Non-stick chewing gum that can be washed off streets and degrades naturally in the environment has been developed by a team of British scientists.
The gum contains an ingredient that coats it with a thin film of water, making it easier to remove.
Researchers at Bristol University created it in an attempt to rid the streets of unsightly mess and save authorities the money they spend on removing it from pavements.
A survey by the borough of Westminster, in London, found it took 17 weeks to clean chewing gum from Oxford Street, but within 10 days, cleaners counted 300,000 new pieces stuck to the street.
The Bristol team, led by Terence Cosgrove, stuck chewed gum in set places on the streets of Bristol and various towns in north Wales and returned later to record its fate. In all the tests, the non-stick gum washed away with rain or street cleaning within 24 hours, while standard gum remained stuck for the eight days of the experiment.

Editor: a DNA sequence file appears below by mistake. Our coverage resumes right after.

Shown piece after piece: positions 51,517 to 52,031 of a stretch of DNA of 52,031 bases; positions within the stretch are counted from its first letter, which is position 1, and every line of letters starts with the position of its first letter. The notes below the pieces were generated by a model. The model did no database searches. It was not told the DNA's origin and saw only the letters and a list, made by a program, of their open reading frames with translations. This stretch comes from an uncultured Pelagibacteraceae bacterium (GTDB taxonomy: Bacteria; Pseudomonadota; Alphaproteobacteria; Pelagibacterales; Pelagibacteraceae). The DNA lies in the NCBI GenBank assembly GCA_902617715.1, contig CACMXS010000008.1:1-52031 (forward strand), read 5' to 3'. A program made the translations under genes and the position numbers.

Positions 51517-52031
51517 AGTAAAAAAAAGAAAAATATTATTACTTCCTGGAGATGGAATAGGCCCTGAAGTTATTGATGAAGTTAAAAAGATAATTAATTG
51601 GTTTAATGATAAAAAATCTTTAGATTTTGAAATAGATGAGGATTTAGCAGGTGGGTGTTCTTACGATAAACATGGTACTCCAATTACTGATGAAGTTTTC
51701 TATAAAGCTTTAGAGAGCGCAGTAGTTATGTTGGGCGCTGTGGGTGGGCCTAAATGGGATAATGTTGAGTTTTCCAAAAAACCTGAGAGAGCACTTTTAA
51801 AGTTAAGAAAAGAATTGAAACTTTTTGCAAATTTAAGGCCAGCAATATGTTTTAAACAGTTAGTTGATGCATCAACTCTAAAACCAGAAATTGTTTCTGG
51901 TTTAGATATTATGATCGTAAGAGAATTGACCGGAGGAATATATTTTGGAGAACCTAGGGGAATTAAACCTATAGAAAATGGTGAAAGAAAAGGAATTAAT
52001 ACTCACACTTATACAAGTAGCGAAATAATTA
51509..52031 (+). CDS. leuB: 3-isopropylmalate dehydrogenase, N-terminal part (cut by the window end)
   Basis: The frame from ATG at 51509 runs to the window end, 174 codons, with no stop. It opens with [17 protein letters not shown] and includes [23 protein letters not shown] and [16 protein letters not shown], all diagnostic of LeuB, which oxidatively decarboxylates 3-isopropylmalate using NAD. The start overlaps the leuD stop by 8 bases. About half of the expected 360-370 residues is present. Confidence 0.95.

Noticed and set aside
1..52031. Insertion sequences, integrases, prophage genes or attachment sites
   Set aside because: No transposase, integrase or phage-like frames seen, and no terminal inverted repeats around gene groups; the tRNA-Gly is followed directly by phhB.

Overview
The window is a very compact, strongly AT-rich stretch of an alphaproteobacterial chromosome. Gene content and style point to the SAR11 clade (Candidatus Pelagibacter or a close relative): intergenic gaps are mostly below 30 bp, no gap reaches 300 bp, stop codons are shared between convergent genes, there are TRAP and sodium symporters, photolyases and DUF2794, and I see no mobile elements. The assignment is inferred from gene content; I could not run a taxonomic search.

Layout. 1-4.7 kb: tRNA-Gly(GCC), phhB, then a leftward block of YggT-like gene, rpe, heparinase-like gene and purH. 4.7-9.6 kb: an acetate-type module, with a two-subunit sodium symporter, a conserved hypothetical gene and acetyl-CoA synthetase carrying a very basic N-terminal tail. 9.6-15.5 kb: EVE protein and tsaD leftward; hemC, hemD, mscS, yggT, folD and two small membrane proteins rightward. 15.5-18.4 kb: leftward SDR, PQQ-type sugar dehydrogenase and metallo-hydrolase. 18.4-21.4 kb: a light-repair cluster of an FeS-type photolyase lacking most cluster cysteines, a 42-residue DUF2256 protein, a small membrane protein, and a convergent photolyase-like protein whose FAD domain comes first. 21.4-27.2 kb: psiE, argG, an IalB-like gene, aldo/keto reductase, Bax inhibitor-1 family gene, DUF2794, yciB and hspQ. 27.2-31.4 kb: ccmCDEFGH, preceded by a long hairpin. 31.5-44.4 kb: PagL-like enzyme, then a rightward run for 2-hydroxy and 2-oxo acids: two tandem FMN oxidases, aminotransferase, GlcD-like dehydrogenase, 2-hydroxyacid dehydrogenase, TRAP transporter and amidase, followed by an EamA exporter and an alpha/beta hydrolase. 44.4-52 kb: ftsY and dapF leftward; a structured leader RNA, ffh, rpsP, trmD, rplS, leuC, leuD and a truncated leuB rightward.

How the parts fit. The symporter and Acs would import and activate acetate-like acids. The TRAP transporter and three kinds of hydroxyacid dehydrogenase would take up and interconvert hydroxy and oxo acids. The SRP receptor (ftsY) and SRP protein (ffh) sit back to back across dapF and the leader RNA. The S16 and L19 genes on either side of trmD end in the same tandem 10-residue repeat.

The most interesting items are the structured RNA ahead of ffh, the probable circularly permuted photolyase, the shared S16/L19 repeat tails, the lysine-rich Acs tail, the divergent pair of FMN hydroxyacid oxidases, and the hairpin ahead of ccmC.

The scientists -- whose firm is a spinoff from their work with the university -- also pressed lumps of non-stick and standard chewing gum into the hair of their boss' daughter, who was planning to have her hair cut anyway.
Cosgrove said the non-stick gum was removed after several washes with shampoo, while the commercial brand had to be cut out.
What his team has developed is a polymer that can be mixed into chewing gum. Each molecular chain that makes up the polymer contains one end that repels water and another that attracts water. When the gum is chewed, the polymer attracts water in saliva, forming a thin film around it, which acts as a lubricant and prevents it from becoming sticky.
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